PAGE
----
THAF – The Hague African Festival excels again!


Diasporan Africans, their families, their Dutch friends and more, simply love The Hague African Festival – THAF. Year after year, for nine years now, they are there in droves, for the African music, for the African food, for the African clothing, for the African souvenirs and for each other. Come rain come shine, the weather may not always be favourable, nevertheless The Hague African Festival is always crowded in a positive way. It is also an opportunity to meet old and make new friends, which I did too.

I have to mention what is known to most that the main objective of THAF is and has always been to show African cultural heritage, tradition and contemporary developments to a broad public.

I dedicated my column to The Hague African Festival in the September 2009 and July 2014 issue of The African Bulletin, but more about that later.

Back to the Park

This year The Hague African Festival did not take place at the Spui Plein or Het Plein in The Hague, but went ‘back to the bush’, to paraphrase an African expression. However, the lush green and even watery surroundings of the Zuiderpark can hardly be called a bush. In addition to all the greenery and a small lake, there is a swimming pool, fitness and sports facilities, a restaurant, a police post, adjacent football fields and last but not least the open air Zuiderpark Theatre. This is an attractive amphitheatre facing a spacey stage with a beautiful canopy, while at the back one finds a small restaurant, bar and restrooms. The Zuiderpark Theatre offers space for up to 1,000 visitors, which at one point proved even too small for The Hague African Festival. The cultural entrepreneur and business leader of the Zuiderpark Theatre Marijke Reuvers called it a windfall to host The Hague African Festival, as she loves the intensity of African music.

What happened at The Hague African Festival this time?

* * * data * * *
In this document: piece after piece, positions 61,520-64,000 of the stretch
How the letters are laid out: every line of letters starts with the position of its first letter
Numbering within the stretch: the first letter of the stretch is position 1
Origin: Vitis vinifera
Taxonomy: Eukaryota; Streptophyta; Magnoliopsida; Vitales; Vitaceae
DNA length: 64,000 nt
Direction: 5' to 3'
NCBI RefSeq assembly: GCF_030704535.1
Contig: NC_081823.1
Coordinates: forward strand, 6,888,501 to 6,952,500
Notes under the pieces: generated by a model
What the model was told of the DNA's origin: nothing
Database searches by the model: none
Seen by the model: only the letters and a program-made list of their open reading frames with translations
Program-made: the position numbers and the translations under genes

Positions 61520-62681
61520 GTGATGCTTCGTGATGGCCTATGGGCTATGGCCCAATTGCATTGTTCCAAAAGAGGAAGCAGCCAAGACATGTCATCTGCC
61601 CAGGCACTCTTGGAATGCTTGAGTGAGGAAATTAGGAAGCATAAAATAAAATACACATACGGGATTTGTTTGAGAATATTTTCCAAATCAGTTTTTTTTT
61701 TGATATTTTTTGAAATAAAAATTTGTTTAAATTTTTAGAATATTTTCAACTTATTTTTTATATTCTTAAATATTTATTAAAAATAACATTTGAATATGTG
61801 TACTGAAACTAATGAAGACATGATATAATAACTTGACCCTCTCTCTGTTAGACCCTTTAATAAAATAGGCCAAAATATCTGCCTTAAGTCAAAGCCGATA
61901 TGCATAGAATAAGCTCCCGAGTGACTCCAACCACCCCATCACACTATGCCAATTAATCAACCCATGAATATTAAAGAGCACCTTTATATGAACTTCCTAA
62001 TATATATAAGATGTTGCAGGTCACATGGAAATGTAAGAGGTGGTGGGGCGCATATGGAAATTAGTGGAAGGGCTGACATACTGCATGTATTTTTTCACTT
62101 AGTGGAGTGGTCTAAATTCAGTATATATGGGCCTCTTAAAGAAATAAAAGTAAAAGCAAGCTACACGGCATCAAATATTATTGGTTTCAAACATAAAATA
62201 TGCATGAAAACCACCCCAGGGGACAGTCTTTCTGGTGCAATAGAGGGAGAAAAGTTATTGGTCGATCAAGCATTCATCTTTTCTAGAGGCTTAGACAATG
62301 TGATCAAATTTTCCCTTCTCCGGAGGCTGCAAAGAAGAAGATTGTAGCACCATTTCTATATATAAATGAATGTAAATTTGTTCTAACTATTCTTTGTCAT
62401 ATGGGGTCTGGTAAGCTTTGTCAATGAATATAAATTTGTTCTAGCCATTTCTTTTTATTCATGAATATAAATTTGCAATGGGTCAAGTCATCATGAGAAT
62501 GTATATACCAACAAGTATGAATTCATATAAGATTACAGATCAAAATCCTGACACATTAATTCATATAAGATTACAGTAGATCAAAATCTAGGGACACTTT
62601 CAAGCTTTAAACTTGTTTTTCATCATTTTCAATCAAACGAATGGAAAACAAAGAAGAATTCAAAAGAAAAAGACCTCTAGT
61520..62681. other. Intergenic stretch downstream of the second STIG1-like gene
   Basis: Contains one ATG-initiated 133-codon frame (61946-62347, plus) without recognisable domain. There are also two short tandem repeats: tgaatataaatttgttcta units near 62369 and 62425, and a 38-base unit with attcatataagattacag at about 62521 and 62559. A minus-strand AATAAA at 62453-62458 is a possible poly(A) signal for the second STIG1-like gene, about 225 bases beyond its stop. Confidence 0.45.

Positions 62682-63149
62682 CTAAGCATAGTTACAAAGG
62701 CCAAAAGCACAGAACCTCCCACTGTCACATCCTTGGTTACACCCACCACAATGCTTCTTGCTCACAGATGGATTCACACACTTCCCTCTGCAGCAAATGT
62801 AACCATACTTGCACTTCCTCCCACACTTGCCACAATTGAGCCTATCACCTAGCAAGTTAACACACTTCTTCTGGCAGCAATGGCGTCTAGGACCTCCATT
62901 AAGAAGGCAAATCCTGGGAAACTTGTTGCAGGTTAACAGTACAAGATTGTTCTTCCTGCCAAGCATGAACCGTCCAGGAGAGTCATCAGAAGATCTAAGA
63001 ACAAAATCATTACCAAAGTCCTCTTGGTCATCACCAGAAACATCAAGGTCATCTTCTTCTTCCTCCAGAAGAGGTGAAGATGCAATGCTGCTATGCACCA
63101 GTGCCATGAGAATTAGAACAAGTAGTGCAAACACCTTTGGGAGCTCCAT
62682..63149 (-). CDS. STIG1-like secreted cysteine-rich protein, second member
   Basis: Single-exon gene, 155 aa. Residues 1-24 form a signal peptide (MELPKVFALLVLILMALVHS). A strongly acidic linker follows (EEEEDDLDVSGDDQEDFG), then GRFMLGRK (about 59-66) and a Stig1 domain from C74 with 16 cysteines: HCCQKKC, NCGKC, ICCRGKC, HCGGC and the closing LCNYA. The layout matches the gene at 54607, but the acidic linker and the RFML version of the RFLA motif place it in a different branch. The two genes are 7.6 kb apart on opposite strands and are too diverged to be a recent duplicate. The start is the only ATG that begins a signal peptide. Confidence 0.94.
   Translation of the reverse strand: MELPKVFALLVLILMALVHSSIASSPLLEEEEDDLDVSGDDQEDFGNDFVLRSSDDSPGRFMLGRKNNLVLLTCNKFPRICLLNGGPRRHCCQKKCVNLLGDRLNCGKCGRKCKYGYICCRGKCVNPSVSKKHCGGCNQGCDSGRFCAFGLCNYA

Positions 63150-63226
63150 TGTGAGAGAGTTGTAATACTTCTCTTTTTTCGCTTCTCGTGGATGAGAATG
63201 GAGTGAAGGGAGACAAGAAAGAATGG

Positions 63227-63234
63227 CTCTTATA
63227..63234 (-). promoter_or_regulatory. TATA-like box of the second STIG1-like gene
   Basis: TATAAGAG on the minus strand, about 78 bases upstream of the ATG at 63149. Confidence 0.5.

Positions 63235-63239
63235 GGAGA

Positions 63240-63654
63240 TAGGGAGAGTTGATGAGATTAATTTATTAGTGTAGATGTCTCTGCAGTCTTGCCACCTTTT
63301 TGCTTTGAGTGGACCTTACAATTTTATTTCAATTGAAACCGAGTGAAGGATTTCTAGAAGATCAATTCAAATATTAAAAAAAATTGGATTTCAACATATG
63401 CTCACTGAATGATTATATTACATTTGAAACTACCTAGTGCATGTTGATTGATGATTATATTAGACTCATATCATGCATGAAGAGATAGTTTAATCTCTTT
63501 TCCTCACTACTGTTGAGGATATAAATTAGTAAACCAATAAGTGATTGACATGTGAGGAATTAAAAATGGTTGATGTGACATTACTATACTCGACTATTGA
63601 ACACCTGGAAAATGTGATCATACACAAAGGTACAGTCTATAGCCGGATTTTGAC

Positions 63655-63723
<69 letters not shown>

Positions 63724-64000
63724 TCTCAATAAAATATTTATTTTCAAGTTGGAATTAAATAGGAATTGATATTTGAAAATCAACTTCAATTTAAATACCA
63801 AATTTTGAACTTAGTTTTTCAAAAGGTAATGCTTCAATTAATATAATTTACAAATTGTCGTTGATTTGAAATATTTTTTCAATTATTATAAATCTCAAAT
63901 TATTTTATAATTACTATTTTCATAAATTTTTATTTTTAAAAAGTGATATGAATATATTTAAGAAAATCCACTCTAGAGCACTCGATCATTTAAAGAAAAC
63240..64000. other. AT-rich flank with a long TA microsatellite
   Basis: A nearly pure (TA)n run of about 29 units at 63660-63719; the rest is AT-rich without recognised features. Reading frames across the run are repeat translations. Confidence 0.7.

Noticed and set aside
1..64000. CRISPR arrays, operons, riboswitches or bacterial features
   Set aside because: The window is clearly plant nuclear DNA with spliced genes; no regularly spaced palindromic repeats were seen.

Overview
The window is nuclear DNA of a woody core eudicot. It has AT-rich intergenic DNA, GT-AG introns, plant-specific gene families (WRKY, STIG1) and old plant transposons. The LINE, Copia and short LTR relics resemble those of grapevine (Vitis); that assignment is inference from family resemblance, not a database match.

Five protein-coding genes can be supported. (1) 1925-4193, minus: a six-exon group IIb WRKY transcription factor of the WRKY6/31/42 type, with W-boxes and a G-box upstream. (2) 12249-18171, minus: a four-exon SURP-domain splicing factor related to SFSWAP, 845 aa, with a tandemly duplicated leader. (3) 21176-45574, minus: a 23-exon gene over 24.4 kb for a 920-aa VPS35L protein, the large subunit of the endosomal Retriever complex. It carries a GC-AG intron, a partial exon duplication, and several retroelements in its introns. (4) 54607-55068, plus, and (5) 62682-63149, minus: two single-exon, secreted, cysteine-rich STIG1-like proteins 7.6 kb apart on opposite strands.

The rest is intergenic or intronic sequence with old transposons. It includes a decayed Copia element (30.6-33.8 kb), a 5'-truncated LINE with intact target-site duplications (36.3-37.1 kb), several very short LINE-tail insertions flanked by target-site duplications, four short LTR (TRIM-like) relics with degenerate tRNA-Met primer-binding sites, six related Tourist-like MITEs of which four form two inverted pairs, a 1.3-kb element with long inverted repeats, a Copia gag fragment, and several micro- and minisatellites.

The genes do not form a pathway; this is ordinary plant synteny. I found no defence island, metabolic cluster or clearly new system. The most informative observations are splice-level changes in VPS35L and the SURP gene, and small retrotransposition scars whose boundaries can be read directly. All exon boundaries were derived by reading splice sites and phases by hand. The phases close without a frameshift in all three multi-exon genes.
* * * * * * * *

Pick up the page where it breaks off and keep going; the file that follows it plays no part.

Like always The Hague African Festival has a varied and attractive programme, which offers something for everybody, even children.

THAF started off with the Children’s programme.

From noon till half pas one the children enjoyed a multi-cultural programme with music, Theatre, workshops, story-telling and a play-ground. Musical kids could show their parents and the public their talent on the big stage. In African tents workshops like djembé playing, learning how people in Africa live. A climbing and gliding play-house and merry-go-round was there for the active kids.

After the kids programme it was time for ‘The Hague Talent’. THAF had opened up the opportunity for talented The Hague groups or individuals, preferably with an African connection to show what they had to offer. After a selection they were given a workshop on presenting the Saturday before The Hague African Festival and coached by the multi-talented Augustina Austin alias MS.ABA, a.o. singer-songwriter, fashion promoter and more.

The Hague talent offered a mixture of music groups and singers, with understandably mostly using contemporary rap-style.

DJ-Eric was of course around to fill in interludes, but also have his own show of his incredibly varied and extensive collection of Africa-wide music.

The official opening of THAF took place at four o’clock and featured a short introduction and an African libation.

The Cape Verdian Diasporan group RABASA, were first to perform followed by others.
Rabasa is a typical exponent of the Cape Verdian diaspora. They have lived in the vicinity of the Dutch harbour city of Rotterdam for many years now. In this city the success of a band that is now a respected guest of international podia and festivals, started.